Home / 2020 / State of offshore industry: a look at where we are now

State of offshore industry: a look at where we are now

By Linda Hsieh, Editor & Publisher

While the drilling industry has always been cyclical and is used to seeing market ups and downs, this year’s COVID-induced oil price crash has felt particularly harsh. Part of the reason is certainly the speed and scale of the crash, but it’s also because many parts of the industry – offshore drillers, in particular – entered 2020 believing this would finally be the start of a period of growth and renewal.

They had already endured five to six years of a down market with very low margins. They had cut cost almost to the bone. They had continued to push performance to new heights, a requirement for survival in an ultra-competitive market.

And for a while, it really looked like the tide was turning. Oil prices had appeared stable around the $60-65 range. E&P cash flows seemed to be returning to 2013-2014 levels, and a significant number of FIDs were expected for the year.

Of course, 2020 has turned out to be nothing resembling growth and renewal. In fact, it feels like a trite horror movie where the main character makes his escape from the monster and flags down a car in a middle-of-nowhere road, believing it will carry him to safety… except the car is actually carrying another monster even scarier than what he was running from. At times, it feels like 2020 has reached that level of craziness.

Where are we now?

So, how exactly have the wild market swings this year impacted the drilling industry? In late July, Westwood Global Energy hosted a webinar providing an overview of the state of the offshore drilling industry. While the information presented was mostly downbeat, there were a few nuggets of encouraging news (relatively speaking). Some highlights from that report are:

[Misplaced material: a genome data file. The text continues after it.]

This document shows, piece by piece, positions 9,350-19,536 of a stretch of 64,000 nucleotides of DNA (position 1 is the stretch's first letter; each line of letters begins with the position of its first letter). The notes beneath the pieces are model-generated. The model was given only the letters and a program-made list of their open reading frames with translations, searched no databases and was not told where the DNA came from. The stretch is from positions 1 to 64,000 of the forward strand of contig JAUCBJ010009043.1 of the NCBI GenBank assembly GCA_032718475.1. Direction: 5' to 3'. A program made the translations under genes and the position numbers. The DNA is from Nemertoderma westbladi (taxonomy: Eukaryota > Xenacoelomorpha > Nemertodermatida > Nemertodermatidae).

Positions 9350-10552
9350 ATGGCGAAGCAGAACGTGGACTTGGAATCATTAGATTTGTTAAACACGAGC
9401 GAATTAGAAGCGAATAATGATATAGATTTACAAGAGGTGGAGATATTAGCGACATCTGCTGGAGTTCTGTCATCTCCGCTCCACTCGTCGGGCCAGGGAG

• The extent of oil demand destruction at its height in April was likely overstated. In fact, the International Energy Agency has adjusted its initial April projection of a 9.3 million bbl/day decline in demand this year to 8.1 million bbl/day as of August.
  • Recovery in oil demand for Q3/Q4 this year, however, “will be slower than previously expected as we see smaller-scale regional lockdowns in numerous economies,” Westwood Head of Offshore Thom Payne pointed out. Q4 consumption will likely remain 3-4 million bbl/day lower year on year, he added.
  • Compared with its initial forecast (made in Q4 2019) for $67 billion in offshore EPC awards for 2020, Westwood now expects only $19.5 billion in EPC awards this year. That’s a 70% reduction in spend, and 2020 is likely to see the lowest order value in over 20 years.
  • A surge in contract terminations, suspensions and declined options has resulted in the loss of more than 14,000 days and nearly $1.8 billion in rig contract backlog since March. “That’s somewhat toned down, so fortunately it’s a bit quieter on that front now,” said Terry Childs, Head of Westwood’s RigLogix.
  • The 46 new contracts that were awarded from mid-March to mid-July compare with 172 awarded in the same period a year ago, indicating a clear drop in activity. “On the plus side, there are still over 160 tenders for drilling campaigns that still have 2020 or 2021 start dates,” Mr Childs said, although he cautioned that some of those will likely be pushed to 2022 or even canceled.
  • The trend of accelerated rig attrition is going to continue, with SPS due dates being a key driver. Mr Childs noted that 245 rigs have SPS dates either past-due or coming up within six months, so the list of candidates for attrition is long. There are also 74 cold-stacked rigs, 60 of which have been stacked for more than three years. “I can’t see any demand scenario that would account for bringing these rigs back into service,” he said.
  • On the other hand, the industry “can’t retire our way out of this slump,” Mr Childs said, pointing to the newbuild rigs waiting in the wings. So far this year, 11 new jackups have been delivered, while 10 jackups, 13 semisubmersibles and three drillships have left the rig fleet. An interesting dynamic is that, in the current market, a new rig might already be 7 or 8 years old by the time it actually gets delivered. He added: “The amount of money that it will take to get some of those rigs into service may preclude them from getting delivered at all.” DC

Reach Linda Hsieh at linda.hsieh@iadc.org.

About The Author

Linda Hsieh is a graduate of the journalism program at the University of Texas at Austin, where she also completed the Business Foundations program at the U.T. McCombs School of Business and minored in Asian Studies. She has been writing for Drilling Contractor since 2005.

    

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